Supporters of the now closed Electronic Classroom of Tomorrow say the past few days have been devastating for students, families, and teachers. The online charter school closed because its sponsor voted to drop them. But there are school and state officials who are holding out hope.
ECOT is asking its sponsor to rethink its decision to pull its charter.
Lake Erie West dropped ECOT because it was running out of money due to the state’s collection of $60 million to make up for students ECOT couldn’t verify.
But Republican Representative Andrew Brenner says the state can keep ECOT accountable...and open.
“If it’s about the dollars then why are they clawing all the money back immediately in order to shut the school down in the middle of the school year knowing that it probably won’t come back,” said Brenner.
ECOT is asking the state to reduce the claw back from $2.5 million to $1.9 million, believing this could convince Lake Erie West to return as a sponsor.
ECOT Founder Bill Lager is known to be a big fundraiser for Republican candidates. Part of the offer was for ECOT to cut ties with Lager and to no longer pay his education operations vendor, Altair Management.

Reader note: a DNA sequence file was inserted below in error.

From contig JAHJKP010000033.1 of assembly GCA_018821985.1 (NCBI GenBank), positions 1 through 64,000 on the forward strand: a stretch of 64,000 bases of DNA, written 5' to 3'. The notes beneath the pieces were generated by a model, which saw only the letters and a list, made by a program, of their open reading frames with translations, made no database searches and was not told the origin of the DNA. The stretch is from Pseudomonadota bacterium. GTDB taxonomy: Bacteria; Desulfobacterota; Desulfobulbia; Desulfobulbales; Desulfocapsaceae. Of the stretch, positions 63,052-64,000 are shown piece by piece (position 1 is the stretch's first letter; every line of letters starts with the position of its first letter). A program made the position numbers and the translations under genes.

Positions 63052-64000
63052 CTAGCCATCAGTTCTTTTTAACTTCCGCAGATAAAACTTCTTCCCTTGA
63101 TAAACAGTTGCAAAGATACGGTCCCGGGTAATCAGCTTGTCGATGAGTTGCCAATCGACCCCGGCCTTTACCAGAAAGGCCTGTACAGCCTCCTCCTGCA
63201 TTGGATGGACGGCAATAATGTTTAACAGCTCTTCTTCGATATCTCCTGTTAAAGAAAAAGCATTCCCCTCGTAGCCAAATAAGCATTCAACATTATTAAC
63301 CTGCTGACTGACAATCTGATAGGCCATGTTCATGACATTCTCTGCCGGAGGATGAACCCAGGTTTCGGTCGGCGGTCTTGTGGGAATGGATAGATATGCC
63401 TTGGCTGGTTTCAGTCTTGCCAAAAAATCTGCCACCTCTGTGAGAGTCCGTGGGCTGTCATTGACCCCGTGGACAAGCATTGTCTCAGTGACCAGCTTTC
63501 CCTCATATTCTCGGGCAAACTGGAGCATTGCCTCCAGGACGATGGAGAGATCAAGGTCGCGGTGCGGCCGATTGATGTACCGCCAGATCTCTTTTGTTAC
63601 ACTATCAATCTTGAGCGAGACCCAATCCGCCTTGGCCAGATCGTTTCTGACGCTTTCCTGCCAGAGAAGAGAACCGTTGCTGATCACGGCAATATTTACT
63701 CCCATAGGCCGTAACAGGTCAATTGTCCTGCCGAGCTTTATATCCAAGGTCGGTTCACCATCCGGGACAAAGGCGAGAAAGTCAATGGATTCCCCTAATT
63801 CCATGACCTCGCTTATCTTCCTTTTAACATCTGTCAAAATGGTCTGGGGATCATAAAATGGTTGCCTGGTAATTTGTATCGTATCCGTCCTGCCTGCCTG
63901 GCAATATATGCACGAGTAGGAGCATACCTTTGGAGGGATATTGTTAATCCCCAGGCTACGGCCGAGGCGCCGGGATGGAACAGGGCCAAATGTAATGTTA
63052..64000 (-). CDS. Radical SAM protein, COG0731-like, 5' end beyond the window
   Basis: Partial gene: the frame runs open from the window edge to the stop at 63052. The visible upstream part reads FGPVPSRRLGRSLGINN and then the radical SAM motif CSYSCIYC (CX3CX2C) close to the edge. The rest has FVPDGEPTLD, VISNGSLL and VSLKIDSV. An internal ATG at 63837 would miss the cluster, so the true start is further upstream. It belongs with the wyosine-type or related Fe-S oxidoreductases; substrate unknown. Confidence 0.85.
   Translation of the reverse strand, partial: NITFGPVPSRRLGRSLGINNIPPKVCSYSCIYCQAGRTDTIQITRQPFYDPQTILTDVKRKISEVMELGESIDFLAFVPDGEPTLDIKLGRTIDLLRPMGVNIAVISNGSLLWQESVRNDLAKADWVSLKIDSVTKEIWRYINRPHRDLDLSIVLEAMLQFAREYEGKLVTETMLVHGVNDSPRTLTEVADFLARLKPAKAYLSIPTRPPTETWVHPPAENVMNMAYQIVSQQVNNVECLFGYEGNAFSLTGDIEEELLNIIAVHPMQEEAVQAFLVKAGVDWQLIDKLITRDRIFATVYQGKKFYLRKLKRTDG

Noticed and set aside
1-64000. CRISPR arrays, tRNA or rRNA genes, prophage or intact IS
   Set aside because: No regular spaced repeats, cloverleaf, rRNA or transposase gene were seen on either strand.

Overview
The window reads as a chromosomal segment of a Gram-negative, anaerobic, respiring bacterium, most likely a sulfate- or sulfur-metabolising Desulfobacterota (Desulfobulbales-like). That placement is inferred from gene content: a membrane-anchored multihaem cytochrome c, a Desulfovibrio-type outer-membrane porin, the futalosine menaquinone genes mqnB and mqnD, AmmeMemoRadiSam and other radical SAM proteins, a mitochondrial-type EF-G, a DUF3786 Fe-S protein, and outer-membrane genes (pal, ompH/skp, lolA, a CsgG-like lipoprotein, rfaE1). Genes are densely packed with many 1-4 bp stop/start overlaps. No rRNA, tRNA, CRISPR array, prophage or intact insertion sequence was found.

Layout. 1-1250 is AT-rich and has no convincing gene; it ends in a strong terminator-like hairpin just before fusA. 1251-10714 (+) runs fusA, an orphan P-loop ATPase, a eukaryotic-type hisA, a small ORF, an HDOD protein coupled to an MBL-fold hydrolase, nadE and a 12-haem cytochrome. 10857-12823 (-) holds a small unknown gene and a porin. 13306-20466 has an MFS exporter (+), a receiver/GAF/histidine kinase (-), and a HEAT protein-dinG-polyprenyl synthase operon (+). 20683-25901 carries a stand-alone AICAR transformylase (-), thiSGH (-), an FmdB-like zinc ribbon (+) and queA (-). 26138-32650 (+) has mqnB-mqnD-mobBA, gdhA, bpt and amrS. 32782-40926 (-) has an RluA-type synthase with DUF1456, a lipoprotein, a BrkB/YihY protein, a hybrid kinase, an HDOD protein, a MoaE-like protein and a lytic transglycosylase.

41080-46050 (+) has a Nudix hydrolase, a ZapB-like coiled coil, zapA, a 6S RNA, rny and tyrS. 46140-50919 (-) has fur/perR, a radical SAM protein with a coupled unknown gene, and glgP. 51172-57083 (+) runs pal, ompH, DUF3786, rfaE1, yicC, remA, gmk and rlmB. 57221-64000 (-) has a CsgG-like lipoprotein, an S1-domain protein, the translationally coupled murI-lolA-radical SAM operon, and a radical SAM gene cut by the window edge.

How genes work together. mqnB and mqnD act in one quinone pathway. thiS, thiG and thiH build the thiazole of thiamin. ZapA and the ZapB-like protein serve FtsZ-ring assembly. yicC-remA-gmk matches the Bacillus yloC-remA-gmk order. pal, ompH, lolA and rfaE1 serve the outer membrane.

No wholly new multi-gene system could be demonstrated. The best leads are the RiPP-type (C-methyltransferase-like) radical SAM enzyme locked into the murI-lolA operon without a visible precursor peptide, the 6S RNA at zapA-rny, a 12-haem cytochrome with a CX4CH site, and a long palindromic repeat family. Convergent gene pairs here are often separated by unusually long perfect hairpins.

The claw back is the result of a review of ECOT's student participation which found that the school only had 40% of the full time students it said it had. The review used student log-in information, data ECOT says the state never asked for in previous audits.
The argument over that review and claw back is now sitting in the Ohio Supreme Court.
UPDATE: The Ohio Department of Education said in a statement that reads in part:
"The Ohio Department of Education’s top priority continues to be assisting ECOT students and families through this transition. We’re also working with ESC of Lake Erie West to assist it in carrying out ECOT’s suspension....After two years of trying to work with ECOT, it’s important to note they still refuse to cooperate in good faith with the Department to accurately report their students’ participation – a direct reflection of the amount of education a student receives. Had ECOT accurately reported student participation, the records would have shown that students were not getting the education taxpayers paid for. This isn’t good for students or taxpayers alike. Based on their actions, the Department has no confidence that ECOT intends to follow the law. We’re disappointed that ECOT and its for-profit vendors, IQ Innovations and Altair Learning Management, continue to prioritize their monetary gain over the best interests of 12,000 students."